Besides helping folks bond with others and prompting romantic feelings, the “love” hormone oxytocin—a chemical given off during sex and breast feeding—has a new role. According to scientists, oxytocin can alleviate shyness, end social hang-ups and even benefit those with autism.

In recent clinical trials, Swiss researchers found that overanxious patients who took nasal spray doses of the hormone 30 minutes before entering a social setting felt more at ease than those who didn’t receive the drug. Another report found that oxytocin treatments reduced people’s fear, making it easier for them to interact with others.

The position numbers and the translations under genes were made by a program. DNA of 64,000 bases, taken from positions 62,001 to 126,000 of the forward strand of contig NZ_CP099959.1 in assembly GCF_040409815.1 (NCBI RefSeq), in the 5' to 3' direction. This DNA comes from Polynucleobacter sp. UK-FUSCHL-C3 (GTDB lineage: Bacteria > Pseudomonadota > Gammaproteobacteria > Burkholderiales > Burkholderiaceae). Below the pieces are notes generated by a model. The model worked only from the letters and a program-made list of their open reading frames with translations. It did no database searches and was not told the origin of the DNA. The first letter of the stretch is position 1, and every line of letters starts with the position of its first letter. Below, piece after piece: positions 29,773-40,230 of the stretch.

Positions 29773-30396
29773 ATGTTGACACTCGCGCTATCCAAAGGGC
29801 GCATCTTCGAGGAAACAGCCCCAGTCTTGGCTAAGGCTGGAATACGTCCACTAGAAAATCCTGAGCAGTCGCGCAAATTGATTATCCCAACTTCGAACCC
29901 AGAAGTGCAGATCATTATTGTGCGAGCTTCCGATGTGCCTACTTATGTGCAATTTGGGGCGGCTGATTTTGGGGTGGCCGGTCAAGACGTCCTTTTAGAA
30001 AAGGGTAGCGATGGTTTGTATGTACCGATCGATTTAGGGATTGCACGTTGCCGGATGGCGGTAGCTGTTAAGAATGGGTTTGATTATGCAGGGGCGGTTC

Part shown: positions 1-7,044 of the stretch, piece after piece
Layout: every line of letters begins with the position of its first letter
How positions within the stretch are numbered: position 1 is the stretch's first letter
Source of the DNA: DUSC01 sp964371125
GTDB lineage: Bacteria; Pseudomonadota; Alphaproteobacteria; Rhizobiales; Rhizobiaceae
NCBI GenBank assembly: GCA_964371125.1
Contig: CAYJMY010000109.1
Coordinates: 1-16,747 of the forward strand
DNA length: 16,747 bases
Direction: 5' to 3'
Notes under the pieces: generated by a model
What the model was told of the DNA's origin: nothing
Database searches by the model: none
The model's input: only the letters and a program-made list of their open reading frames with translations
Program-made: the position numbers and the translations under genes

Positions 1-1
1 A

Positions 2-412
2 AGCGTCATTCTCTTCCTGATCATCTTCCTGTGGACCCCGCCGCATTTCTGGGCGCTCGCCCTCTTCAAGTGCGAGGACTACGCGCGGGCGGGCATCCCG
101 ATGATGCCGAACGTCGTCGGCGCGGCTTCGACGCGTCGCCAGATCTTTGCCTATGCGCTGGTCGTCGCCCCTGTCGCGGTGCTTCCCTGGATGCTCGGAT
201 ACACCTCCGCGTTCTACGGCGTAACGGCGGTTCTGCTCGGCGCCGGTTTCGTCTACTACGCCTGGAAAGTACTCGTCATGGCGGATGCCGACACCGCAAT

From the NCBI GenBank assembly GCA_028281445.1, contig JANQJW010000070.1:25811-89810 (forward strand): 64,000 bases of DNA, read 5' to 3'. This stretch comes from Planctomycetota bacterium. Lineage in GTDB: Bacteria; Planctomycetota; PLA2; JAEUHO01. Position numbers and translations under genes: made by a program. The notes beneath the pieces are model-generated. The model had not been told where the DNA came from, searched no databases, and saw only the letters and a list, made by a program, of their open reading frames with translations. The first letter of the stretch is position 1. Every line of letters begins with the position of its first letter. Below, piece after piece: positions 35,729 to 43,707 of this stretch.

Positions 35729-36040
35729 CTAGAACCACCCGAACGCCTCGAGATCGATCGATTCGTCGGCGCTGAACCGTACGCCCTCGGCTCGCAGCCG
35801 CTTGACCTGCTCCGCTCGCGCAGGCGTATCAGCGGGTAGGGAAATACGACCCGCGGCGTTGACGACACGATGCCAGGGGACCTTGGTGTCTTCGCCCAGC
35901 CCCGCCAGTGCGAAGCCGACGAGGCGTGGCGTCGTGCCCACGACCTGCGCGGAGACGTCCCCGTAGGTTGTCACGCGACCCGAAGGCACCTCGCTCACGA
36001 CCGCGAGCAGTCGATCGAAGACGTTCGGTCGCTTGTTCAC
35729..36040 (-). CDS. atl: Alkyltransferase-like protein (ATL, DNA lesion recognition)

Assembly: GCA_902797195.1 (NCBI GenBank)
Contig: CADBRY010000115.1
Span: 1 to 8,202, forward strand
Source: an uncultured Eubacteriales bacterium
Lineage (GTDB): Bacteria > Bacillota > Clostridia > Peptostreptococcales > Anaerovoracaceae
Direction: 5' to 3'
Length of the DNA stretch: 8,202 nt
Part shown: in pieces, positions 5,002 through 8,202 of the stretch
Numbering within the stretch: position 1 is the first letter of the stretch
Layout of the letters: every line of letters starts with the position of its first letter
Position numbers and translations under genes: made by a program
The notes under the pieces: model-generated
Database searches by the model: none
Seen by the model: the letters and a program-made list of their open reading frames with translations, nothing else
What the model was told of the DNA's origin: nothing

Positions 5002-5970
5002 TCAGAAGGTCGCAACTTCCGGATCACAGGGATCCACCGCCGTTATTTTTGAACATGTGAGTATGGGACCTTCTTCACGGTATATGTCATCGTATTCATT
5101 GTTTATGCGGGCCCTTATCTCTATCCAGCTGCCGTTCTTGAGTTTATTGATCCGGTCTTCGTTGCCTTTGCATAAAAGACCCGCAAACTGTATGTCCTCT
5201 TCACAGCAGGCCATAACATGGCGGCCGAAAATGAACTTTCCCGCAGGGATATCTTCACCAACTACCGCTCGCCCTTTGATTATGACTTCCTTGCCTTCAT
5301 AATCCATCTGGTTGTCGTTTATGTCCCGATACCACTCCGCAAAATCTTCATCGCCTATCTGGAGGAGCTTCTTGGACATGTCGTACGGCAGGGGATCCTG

FYI: If you’re one of the 15 million Americans who suffer from some type of social phobia, these treatments aren’t ready quite yet. But fear not: U.S. pharmaceutical companies are developing possible treatments, such as pills and sprays, that might soon be coming to a drug store near you.